I told him.... nope... everything has to be checkerboarded... and the middle partition will always house the baseplate and windows/doors.  This was his next attempt....



    Since he didn't fully comprehend a multi-brick color checkerboarding, I had to use Microsoft Paint and make a diagram of how it should look.... although the red parts (usually the extra accent pieces are trans-clear, but in this case they were red) should be in a corner location.  So this was his final look, and all of his friends LOVED the look... a few even offered to buy the set from him at this point... but he said "no deal"....




    Getting a set to its' original appearance (made much easier by the inserts being present)... can add hundreds of dollars of value to a set that might be put up for auction.  98% of all old LEGO sets in auctions are incorrectly repackaged, and that's understandable, since they didn't know what it looked like when it was new.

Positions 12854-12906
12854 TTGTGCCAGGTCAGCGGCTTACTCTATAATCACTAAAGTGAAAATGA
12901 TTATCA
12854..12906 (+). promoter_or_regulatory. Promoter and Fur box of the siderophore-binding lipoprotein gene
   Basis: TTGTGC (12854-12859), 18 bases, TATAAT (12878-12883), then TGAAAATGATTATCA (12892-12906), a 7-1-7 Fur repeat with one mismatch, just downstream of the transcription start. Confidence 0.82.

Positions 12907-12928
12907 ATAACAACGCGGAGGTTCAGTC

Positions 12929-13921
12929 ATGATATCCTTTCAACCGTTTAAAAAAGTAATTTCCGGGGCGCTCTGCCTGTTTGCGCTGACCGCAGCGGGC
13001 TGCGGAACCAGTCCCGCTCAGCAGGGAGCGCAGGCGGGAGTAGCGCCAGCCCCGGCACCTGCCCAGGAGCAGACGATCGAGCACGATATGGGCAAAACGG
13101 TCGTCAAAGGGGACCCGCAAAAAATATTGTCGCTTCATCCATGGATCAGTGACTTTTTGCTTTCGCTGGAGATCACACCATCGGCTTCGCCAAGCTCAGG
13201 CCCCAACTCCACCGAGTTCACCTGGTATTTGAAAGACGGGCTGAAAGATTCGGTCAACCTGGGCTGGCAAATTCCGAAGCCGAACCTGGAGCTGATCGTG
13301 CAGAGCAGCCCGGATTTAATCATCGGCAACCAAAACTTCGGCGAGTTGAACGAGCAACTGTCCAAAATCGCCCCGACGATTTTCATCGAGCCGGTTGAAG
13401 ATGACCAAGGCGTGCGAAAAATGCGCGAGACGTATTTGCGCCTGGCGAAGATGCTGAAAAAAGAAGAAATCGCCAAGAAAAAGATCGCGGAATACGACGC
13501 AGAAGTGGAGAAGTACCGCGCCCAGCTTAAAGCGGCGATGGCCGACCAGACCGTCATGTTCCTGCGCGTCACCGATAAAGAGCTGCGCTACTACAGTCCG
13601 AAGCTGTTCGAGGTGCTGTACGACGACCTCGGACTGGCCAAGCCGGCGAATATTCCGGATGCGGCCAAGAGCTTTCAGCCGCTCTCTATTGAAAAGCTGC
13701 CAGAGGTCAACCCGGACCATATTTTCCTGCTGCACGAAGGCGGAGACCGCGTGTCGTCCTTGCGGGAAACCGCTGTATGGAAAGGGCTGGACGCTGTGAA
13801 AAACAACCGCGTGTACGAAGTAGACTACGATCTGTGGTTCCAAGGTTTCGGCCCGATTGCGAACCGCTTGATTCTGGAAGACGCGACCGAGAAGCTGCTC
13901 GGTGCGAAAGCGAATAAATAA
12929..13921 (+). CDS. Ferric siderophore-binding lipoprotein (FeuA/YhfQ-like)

I've been lucky to get several retailer guide images from the Billund Archives and Collections, as well as the images of still sealed sets from some collectors... so I have a good eye for restoring old sets.

    I even offered a LEGO service (for not a lot of money) to help people restore old LEGO sets... but no one seems interested, so I only help owners of my collectors guide... since this can at times be a time consuming process.  

    Although now I know that the best way to tell folks is to map it out for them... saves me a lot of time.... and the set owners are always very pleased with the results!!   o:)

    P.S.  My Unofficial LEGO Set/Parts Collectors Guide is going to have a section on old set restoration... to help folks understand the process.... and these images will be a part of it!